As Our Christmas Cookies Go Stale

December went entirely too fast.  I never even got a chance to make my cookies, though our scale showed no regrets.

I decided that the Christmas season is not going to put a timeline on when I can bake and I will use any color sprinkles I want to.  Besides, there’s so much more time to create tasty confections when the holiday sales have past and the wrapping paper fills the recycle bin.

There’s a cookie I remember eating when I was about five.  It was pale pink, and in cut-outs like a regular sugar cookie, but it had a distinct taste that I now know to be rose water.  I always hoped to find them again.  Believe it or not, I recently found the recipe my Mom had copied from that lady who made them, when flipping through a stack of photocopied recipes she gave to us.  So not only do I get to relive a sensory memory, but the oven will do wonders to heat our little house this weekend.

If you’d like to give them a shot – I think it would be a perfect treat for Valentine’s Day in the form of hearts too.  The recipe states that it is originally from French origin.

Petticoat Tails Recipe

  • 1 cup butter
  • 1 cup sugar
  • 1 egg
  • 2 & 3/4 cups flour (Do not use self-rising flour)
  • 1/8 tsp. salt
  • 2 tsp. rose water
  • red & yellow food coloring (no particular measurement)
  • 1 tsp. almond extract
  • Sugar-nut topping or Confectioners’ sugar icing (below)

Cream butter and sugar; add egg and mix well.  Stir together flour and salt; mix into creamed mixture.  Divide in half.  To one half, add the rose water and red food coloring.  Mix well.  To the remaining half, add the almond extract and yellow food coloring.  Mix well.

Heat oven to 375 degrees.  Roll dough 1/8” thick on well-floured cloth-covered board.  Cut into desired shapes.  Place on ungreased baking sheet.  Bake 6-8 minutes.  Cookies may be sprinkled with sugar-nut topping before baking or may be decorated with confectioners’ sugar icing when cool.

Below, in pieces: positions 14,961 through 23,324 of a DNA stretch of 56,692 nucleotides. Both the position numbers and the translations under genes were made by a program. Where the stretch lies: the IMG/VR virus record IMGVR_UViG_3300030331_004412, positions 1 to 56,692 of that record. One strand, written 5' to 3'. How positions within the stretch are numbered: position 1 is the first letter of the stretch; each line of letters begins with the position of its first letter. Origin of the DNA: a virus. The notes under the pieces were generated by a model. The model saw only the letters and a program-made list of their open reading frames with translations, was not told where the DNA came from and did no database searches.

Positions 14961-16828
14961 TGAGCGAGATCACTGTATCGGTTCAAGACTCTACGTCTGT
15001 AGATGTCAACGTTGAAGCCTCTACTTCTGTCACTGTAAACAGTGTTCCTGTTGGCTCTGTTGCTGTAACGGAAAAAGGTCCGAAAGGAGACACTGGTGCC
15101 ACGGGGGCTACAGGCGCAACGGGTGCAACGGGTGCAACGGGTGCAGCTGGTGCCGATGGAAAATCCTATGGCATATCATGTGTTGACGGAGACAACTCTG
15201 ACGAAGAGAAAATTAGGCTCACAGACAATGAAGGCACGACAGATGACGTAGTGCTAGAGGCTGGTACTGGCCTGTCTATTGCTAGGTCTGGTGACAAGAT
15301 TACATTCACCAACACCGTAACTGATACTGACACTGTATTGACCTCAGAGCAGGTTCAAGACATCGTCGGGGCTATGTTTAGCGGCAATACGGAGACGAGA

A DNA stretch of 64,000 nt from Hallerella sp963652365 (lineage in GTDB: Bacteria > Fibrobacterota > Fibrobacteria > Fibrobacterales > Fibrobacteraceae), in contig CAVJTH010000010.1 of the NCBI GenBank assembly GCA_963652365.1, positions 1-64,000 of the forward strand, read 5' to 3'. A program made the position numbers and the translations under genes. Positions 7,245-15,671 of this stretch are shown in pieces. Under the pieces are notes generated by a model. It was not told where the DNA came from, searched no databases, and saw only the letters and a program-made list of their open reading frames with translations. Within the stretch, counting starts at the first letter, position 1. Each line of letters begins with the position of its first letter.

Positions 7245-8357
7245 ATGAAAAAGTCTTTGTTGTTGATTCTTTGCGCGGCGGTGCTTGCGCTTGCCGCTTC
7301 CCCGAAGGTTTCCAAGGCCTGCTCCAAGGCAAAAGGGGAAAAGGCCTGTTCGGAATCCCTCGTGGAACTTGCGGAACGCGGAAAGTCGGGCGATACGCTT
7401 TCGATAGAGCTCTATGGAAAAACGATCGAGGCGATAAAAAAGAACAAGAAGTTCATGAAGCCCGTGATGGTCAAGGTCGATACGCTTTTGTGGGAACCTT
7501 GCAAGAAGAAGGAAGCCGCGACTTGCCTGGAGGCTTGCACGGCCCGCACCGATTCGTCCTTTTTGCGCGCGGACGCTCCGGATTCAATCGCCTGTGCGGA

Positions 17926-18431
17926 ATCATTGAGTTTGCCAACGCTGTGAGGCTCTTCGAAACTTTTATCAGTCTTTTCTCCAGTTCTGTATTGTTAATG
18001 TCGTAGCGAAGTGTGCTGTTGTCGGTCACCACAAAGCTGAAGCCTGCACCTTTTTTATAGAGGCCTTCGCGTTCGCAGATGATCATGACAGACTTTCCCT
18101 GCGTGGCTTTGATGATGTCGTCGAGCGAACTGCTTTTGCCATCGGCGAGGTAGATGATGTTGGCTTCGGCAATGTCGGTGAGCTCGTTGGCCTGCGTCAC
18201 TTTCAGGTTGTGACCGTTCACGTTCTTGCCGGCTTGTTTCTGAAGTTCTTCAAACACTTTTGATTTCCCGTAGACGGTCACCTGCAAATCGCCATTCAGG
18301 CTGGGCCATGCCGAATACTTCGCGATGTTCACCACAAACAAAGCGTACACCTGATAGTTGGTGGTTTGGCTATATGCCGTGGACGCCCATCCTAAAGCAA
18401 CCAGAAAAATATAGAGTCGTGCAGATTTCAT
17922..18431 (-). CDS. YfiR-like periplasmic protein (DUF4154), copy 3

*Sugar nut topping: Mix 6 tbsp. finely chopped nuts with ¼ cup granulated sugar.  Sprinkle over cookies before baking.

*Confectioners’ sugar icing: Blend 2 cups sifted confectioners’ sugar, 1 tsp. vanilla and 2-3 tbsp. cream (or evaporated milk), adding cream in small amounts.  Stir in food coloring.

Despite the recipe, my memory recalls a dusting of confectioners’ sugar and those small silver balls that threaten to break your teeth, as opposed to these two options.  I don’t care what anyone says, those are not edible.  I hope to make these tomorrow and share pictures and results, with teeth in tact of course.

Christmas time is here


For those of us who celebrate Christmas, it really is the best time of the year.  There is a warm and sentimental feeling that encompasses the soul.  But like everything else, time passes so quickly and before you know it, the lights are gone and the cookies stale.

This year, we didn’t wait to celebrate.  And I wouldn’t let the Grinches force us to hide our spirit, with their “Are you serious? The mall is decorated for Christmas already?” comments.  Well, excuse my French, but screw them.  As a matter of fact, we’ve been watching Elf since September.  (Who am I kidding, we watch it all the time really.)

I learned my lesson from this summer, when too many tomorrows passed us by and my plans for making real fresh jam went by the wayside.  I’m going to dig out the most sentimental family cookie recipes I have and get going.  Even the ones that seem too complicated and require odd ingredients will get a fair shot. 

As we hang our handblown ornaments and get out the old cookie press, we wish you a Merry Christmas.  Don’t forget  that “the best way to spread Christmas cheer, is singing loud for all to hear”.